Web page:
In terms of the rarkyn abilities, I wanted them to have one power that was unique to them that no other aetherling had. For that, I settled on their ability to cross in and out of the Otherworld at will. This would set them apart from other aetherlings and would give rarkyn a rap for being exceptionally difficult to trap and control through the use of galdar. As for their empathic/telepathic ability, hugrokar, I arrived at that after thinking about how these creatures would stay together and defend themselves while in the Otherworld. It would act as a sixth sense, in the same way you might hear someone approaching or feel them prod you in the arm, hugrokar would be a magic that a rarkyn couldn’t simply stop using, like a galdar wielder.
The rarkyn’s mismatched irises fixed on her for a long minute and Lyss felt it hesitate, uncertain again. Slowly, it lifted a hand to its head, “Hugrokar,” it said and tapped a claw against its temple. “Is not like galdar. Can’t stop.”
Lyss frowned. “You’re talking about the bond?”
“No hu-gro-kar.” The rarkyn tapped its temple on each syllable. “Mind to mind.”
“Our mental link?”
“Yes.” The rarkyn watched her carefully. “Hugrokar is always. Doesn’t stop.”
—The Rarkyn’s Familiar, Chapter 9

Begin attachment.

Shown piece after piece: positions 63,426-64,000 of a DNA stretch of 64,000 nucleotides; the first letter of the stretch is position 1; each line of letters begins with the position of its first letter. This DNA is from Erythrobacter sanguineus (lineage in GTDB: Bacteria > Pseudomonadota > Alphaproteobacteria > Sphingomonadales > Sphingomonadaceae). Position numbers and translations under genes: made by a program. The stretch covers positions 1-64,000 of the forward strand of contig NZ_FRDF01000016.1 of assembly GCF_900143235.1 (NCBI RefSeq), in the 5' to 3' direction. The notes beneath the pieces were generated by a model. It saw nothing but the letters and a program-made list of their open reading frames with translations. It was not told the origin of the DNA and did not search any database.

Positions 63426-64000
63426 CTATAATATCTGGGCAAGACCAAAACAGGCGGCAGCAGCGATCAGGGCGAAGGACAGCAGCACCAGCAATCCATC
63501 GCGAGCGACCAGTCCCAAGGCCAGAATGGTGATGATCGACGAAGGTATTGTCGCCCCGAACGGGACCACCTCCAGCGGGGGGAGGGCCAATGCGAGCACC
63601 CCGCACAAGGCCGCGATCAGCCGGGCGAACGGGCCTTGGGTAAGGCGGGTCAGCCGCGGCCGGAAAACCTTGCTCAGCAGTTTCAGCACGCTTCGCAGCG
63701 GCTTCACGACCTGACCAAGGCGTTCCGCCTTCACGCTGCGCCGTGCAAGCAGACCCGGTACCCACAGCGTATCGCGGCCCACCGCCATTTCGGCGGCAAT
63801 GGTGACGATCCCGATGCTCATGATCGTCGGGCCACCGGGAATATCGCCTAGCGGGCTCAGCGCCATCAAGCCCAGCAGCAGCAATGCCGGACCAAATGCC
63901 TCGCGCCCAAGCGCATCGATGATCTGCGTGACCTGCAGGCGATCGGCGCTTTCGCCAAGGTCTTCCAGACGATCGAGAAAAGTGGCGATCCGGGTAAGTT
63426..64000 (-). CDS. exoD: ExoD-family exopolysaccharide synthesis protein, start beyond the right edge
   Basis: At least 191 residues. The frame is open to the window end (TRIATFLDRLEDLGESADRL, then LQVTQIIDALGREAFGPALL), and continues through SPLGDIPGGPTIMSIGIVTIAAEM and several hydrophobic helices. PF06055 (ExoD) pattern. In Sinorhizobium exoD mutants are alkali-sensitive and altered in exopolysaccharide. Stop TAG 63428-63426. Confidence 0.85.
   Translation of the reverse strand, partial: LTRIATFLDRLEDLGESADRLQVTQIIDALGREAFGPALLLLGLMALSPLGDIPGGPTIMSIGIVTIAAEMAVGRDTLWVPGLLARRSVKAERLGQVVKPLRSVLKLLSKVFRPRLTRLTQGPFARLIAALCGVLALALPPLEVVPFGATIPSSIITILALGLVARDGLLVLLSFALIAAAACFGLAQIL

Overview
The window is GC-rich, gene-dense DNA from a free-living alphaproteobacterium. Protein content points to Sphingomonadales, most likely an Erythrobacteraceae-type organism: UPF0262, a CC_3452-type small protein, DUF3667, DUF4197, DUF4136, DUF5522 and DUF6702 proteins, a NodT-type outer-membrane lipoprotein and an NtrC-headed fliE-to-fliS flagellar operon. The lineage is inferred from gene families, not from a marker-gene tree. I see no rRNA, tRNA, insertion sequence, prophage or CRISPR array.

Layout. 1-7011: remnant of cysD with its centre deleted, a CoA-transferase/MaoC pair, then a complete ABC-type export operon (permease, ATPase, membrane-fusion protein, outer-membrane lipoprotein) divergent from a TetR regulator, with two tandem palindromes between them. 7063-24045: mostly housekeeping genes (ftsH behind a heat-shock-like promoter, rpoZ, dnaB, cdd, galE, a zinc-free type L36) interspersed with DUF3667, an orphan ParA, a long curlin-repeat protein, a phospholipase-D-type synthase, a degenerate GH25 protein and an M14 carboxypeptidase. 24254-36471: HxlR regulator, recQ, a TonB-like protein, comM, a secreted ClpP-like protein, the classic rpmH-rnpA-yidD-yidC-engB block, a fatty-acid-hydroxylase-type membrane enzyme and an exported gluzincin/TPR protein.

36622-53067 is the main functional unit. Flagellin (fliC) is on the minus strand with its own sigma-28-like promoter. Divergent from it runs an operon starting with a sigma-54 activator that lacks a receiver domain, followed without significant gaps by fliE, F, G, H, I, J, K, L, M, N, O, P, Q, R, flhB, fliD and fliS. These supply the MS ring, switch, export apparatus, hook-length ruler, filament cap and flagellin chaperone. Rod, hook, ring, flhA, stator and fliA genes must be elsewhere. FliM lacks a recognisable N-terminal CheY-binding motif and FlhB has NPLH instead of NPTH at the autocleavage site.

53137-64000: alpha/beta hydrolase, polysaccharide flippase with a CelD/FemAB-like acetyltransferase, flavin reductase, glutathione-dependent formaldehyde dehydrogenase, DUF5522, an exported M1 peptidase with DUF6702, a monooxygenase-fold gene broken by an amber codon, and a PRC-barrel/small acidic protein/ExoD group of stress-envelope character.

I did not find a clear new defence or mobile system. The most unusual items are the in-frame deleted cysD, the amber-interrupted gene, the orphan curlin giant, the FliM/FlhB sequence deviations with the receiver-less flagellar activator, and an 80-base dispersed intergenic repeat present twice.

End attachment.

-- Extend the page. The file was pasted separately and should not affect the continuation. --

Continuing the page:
As for the rest of the rarkyn abilities, those were developed as the plot required. However, all of them are ultimately based on either the rarkyn’s ability to draw (or suck) magic out of their surroundings or releasing the magic they’ve stored up inside themselves.
In a nutshell, krat magic is all magic that isn’t sanctioned by the Empire. In other words, everything that is not the approved set of galdar runes. This includes foreign magic from Kraw or Hannon, and people who possess other types of magic, such as witches, fortune tellers, clairvoyants and so on. Krats also include galdar wielders who break the Empire’s laws surrounding its usage. The Empire does not permit rune splicing, for example, where a mancer might combine two runes together to create an entirely new rune.
It was then she noticed the odd shapes of the runes scored in the dirt. Invented runes.
She swore under her breath. Gods and ginndir, Hane. The Empire’s laws of galdar use were absolute. Their runes or nothing. No deviation. No foreign magic. She’d told him, Iga had told him. So many times.
—The Rarkyn’s Familiar, Chapter 2